The second book in the Jack Parlabane series, from author Christopher Brookmyre.
The murder of a media moghul in his country mansion appears to be the result of him disturbing a gang of would-be thieves. The robbers are swiftly caught, but when they are unexpectedly moved to a different prison they escape. Back in Edinburgh, a young solicitor reveals to the press that one of the subjects had left a letter with her some time before the break-in which proves his innocence. Jack Parlabane, journo-extraordinaire, is intrigued, but when he approaches the lawyer he discovers someone else is trying to get near her - someone with evil intent, political connections of the highest order and a corrupt agenda.
Fast-moving, blackly humorous and intriguingly credible.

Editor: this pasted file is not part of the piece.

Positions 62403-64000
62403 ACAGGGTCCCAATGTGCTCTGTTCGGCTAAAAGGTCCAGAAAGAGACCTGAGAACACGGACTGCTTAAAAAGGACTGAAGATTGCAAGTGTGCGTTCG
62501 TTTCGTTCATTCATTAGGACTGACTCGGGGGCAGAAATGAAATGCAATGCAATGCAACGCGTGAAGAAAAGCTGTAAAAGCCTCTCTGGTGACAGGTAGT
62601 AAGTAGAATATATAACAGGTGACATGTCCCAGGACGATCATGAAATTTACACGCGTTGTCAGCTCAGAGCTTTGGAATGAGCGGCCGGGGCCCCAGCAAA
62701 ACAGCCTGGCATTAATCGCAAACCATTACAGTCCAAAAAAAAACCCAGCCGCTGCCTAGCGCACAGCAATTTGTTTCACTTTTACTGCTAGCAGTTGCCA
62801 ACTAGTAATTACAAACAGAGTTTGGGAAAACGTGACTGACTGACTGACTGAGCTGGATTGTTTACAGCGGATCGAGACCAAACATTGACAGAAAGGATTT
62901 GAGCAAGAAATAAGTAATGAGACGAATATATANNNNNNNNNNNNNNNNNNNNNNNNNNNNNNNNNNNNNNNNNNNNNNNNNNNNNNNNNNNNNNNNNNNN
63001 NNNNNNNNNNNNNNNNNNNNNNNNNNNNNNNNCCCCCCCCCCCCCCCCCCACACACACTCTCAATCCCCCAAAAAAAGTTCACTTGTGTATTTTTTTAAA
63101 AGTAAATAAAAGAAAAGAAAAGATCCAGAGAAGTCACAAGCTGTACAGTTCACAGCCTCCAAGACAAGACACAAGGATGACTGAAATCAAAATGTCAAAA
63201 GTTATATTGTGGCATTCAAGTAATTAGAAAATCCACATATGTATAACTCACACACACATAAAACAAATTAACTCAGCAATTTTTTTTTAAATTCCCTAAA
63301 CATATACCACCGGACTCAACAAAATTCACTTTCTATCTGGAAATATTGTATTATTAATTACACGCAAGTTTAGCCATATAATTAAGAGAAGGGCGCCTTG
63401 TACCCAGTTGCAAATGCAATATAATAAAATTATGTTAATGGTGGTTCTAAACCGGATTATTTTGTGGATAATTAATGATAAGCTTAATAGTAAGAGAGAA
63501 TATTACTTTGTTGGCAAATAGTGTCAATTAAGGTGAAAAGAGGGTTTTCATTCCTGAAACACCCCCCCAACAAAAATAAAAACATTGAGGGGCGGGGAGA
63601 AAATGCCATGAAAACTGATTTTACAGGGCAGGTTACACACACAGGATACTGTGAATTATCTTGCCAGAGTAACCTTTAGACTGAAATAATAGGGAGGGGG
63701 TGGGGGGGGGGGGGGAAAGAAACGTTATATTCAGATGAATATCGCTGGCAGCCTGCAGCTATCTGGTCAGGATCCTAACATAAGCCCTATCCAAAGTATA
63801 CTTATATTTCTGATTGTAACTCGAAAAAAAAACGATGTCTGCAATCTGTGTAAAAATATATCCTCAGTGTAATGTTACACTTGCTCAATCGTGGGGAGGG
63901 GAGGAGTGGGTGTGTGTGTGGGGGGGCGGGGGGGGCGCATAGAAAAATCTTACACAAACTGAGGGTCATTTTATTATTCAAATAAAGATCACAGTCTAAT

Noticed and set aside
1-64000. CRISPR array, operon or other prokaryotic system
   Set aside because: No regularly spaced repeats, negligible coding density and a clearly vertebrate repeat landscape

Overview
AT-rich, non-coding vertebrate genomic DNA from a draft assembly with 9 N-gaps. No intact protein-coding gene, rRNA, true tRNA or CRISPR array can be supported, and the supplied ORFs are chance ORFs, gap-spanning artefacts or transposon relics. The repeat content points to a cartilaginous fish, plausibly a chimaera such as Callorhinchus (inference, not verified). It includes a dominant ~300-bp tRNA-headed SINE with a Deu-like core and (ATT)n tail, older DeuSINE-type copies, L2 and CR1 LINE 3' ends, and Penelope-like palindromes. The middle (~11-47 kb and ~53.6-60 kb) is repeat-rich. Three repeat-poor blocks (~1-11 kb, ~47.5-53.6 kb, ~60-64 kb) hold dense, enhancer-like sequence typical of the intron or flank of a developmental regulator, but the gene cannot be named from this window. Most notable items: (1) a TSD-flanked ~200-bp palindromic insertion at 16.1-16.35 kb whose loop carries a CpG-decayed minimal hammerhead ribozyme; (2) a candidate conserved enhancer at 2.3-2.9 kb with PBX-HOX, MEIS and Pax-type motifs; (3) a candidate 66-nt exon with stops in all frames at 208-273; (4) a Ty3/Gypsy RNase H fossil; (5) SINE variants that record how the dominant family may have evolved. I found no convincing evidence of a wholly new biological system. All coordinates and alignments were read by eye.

Glasgow's crusading muckraker Jack Parlabane returns in the fifth novel from journalist Brookmyre (Quite Ugly One Morning; One Fine Day in the Middle of the Night; etc.). A plucky English lawyer, Nicole Carrow (out to make it as a public defender in Scotland to rebel against her dad), is finding out she got more than she bargained for with potential clients like Mrs. McGrotty "an elephantine creature in a shapeless brown coat that looked like it had been fashioned from dog-pelts and then dragged behind a heavy goods vehicle for a couple of days." Then she's approached by a strangely courteous ex-con named Tam McInnes, who gives her an envelope full of evidence of a conspiracy that goes to the highest levels of British commerce and government. Shortly afterwards, billionaire media mogul Roland Voss is brutally murdered, and McInnes and three others (including his son, Paul, and Paul's hilariously dissipated roommate, Spammy) have been artfully set up to take the fall. The only one to believe Nicole, however, is the ever-suspicious Parlabane, who knows good media manipulation when he sees it. More murders and a daring jailbreak (or is it another setup?) send McInnes & Co. into hiding and stir up a national manhunt, while back in Glasgow Parlabane races to expose the scam. While the plot may sound hackneyed, Brookmyre's deft character sketches, street-level dialect and mercilessly satirical observations of cross-border politics, journalism and human zaniness keep this good-sized novel moving smoothly along. The U.K. press has called Brookmyre a Scottish analogue to Carl Hiaasen and Elmore Leonard; Country of the Blind actually proves it. .